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Some Further Distinctions
Two aspects of the resurrection are mentioned in the two sections, in chapters 4 and 6. In Romans 4:25 the resurrection of the Lord Jesus is mentioned in relation to our justification: “Jesus our Lord... was delivered up for our trespasses, and was raised for our justification.” Here the matter in view is that of our standing before God. But in Romans 6:4 the resurrection is spoken of as imparting to us new life with a view to a holy walk: “That like as Christ was raised from the dead... so we also might walk in newness of life.” Here the matter before us is behaviour.
Again, peace is spoken of in both sections, in the fifth and eighth chapters. Romans 5 tells of peace with God which is the effect of justification by faith in His Blood: “Being therefore justified by faith, we have peace with God through our Lord Jesus Christ.” (5:1 mg.) This means that, now that I have forgiveness of sins, God will no longer be a cause of dread and trouble to me. I who was an enemy to God have been “reconciled... through the death of his Son” (5:10). I very soon find, however, that I am going to be a great cause of trouble to myself. There is still unrest within, for within me there is something that draws me to sin. There is peace with God, but there is no peace with myself. There is in fact civil war in my own heart. This condition is well depicted in Romans 7 where the flesh and the spirit are seen to be in deadly conflict within me. But from this the argument leads in chapter 8 to the inward peace of a walk in the Spirit. “The mind of the flesh is death”, because it “is enmity against God”, “but the mind of the spirit is life and peace” (Romans 8:6, 7).
Looking further still we find that the first half of the section deals generally speaking with the question of justification (see, for example, Romans 3:24-26; 4:5, 25), while the second half has as its main topic the corresponding question of sanctification (see Rom. 6:19, 22). When we know the precious truth of justification by faith we still know only half of the story. We still have only solved the problem of our standing before God. As we go on, God has something more to offer us, namely, the solution of the problem of our conduct, and the development of thought in these chapters serves to emphasize this. In each case the second step follows from the first, and if we know only the first then we are still leading a sub-normal Christian life. How then can we live a normal Christian life? How do we enter in? Well, of course, initially we must have forgiveness of sins, we must have justification, we must have peace with God: these are our indispensable foundation. But with that basis truly established through our first act of faith in Christ, it is yet clear from the above that we must move on to something more.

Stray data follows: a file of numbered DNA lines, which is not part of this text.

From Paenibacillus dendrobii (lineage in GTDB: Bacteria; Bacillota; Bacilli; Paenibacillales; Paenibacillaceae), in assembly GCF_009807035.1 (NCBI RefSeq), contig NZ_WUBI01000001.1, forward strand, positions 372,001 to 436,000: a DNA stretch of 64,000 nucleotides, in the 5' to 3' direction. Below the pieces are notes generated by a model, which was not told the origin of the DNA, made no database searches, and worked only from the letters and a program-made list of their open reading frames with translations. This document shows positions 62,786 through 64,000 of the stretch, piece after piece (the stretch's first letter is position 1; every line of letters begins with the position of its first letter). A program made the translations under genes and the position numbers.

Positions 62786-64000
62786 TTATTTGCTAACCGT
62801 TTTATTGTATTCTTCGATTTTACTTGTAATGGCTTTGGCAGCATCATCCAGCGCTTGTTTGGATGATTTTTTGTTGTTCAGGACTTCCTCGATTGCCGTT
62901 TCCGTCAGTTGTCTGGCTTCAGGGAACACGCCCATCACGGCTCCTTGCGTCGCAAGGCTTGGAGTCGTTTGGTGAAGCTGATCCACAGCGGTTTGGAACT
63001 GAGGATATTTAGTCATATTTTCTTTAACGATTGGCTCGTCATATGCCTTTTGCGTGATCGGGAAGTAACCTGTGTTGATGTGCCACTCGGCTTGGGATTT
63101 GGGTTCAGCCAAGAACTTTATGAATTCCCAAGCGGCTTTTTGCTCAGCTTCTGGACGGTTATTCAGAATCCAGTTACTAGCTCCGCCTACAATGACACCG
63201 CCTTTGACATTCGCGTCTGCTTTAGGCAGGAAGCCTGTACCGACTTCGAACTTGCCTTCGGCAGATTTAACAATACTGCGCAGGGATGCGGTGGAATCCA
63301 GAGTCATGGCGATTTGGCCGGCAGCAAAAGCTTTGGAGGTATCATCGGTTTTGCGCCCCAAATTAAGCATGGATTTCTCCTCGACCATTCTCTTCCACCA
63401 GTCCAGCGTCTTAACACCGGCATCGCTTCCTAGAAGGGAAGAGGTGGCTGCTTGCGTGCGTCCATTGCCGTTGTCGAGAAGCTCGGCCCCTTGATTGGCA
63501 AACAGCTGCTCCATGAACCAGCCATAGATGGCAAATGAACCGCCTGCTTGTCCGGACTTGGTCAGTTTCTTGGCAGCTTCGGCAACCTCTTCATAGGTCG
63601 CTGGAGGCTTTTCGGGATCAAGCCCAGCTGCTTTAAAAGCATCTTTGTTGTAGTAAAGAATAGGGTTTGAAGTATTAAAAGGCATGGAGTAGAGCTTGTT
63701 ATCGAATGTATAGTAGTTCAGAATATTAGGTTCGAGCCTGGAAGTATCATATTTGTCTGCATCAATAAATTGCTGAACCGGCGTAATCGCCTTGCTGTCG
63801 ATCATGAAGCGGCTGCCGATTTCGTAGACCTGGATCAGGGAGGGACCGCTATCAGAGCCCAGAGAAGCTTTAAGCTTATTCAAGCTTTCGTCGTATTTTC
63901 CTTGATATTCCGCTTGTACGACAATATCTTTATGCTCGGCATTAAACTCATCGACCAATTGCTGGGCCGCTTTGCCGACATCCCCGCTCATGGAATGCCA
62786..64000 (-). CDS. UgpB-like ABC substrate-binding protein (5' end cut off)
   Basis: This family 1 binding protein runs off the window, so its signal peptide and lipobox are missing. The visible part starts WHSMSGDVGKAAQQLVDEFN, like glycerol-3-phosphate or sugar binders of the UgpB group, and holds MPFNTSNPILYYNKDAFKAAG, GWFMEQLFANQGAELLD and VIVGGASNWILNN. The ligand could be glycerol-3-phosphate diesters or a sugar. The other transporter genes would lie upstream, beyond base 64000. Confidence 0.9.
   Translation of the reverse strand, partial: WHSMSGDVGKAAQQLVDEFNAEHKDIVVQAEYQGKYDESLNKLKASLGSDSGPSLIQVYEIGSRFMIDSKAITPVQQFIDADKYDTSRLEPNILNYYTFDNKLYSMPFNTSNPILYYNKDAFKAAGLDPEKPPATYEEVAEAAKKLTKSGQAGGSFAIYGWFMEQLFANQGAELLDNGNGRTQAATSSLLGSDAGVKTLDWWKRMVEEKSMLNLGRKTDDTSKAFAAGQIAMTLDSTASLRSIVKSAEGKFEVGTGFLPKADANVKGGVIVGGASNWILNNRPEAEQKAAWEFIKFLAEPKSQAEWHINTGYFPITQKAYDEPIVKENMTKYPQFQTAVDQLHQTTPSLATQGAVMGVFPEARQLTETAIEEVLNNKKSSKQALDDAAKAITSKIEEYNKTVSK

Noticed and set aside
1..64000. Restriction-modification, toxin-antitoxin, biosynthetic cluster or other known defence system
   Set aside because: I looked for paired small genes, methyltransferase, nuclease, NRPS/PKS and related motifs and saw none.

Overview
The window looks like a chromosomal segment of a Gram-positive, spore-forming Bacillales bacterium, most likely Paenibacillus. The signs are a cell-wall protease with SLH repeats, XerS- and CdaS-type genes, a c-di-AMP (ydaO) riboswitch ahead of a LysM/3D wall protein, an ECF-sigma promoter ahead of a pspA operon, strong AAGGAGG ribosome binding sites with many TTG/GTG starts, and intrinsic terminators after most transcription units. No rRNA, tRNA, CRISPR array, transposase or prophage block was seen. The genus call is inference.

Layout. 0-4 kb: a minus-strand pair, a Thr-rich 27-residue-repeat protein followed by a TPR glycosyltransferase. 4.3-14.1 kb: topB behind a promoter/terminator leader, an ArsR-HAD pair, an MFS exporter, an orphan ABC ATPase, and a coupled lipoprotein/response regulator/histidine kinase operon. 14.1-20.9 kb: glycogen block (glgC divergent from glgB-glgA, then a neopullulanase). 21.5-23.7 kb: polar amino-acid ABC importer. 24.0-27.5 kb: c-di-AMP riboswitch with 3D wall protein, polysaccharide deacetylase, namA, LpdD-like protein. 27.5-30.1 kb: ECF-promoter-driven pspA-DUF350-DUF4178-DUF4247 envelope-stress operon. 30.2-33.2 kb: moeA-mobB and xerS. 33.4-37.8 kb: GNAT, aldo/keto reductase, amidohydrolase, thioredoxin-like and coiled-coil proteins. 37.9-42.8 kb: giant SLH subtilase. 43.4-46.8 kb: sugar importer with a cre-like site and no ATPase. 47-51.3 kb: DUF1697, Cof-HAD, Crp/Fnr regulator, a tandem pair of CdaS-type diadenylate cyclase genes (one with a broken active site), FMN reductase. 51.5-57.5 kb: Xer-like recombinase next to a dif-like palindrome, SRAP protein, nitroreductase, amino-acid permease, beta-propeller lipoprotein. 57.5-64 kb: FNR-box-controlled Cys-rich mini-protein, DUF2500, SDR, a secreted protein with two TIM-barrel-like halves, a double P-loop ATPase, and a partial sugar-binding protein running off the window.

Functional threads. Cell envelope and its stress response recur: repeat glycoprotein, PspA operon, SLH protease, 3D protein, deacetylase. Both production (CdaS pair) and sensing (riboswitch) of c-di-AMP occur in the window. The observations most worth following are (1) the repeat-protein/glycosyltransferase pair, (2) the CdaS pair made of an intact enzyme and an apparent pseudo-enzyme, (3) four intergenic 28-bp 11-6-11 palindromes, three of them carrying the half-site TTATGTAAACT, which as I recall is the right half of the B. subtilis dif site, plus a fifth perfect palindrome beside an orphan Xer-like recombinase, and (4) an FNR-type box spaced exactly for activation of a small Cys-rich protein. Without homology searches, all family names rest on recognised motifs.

So we see that objectively the Blood deals with our sins. The Lord Jesus has borne them on the Cross for us as our Substitute and has thereby obtained for us forgiveness, justification and reconciliation. But we must now go a step further in the plan of God to understand how He deals with the sin principle in us. The Blood can wash away my sins, but it cannot wash away my ‘old man’. It needs the Cross to crucify me. The Blood deals with the sins, but the Cross must deal with the sinner.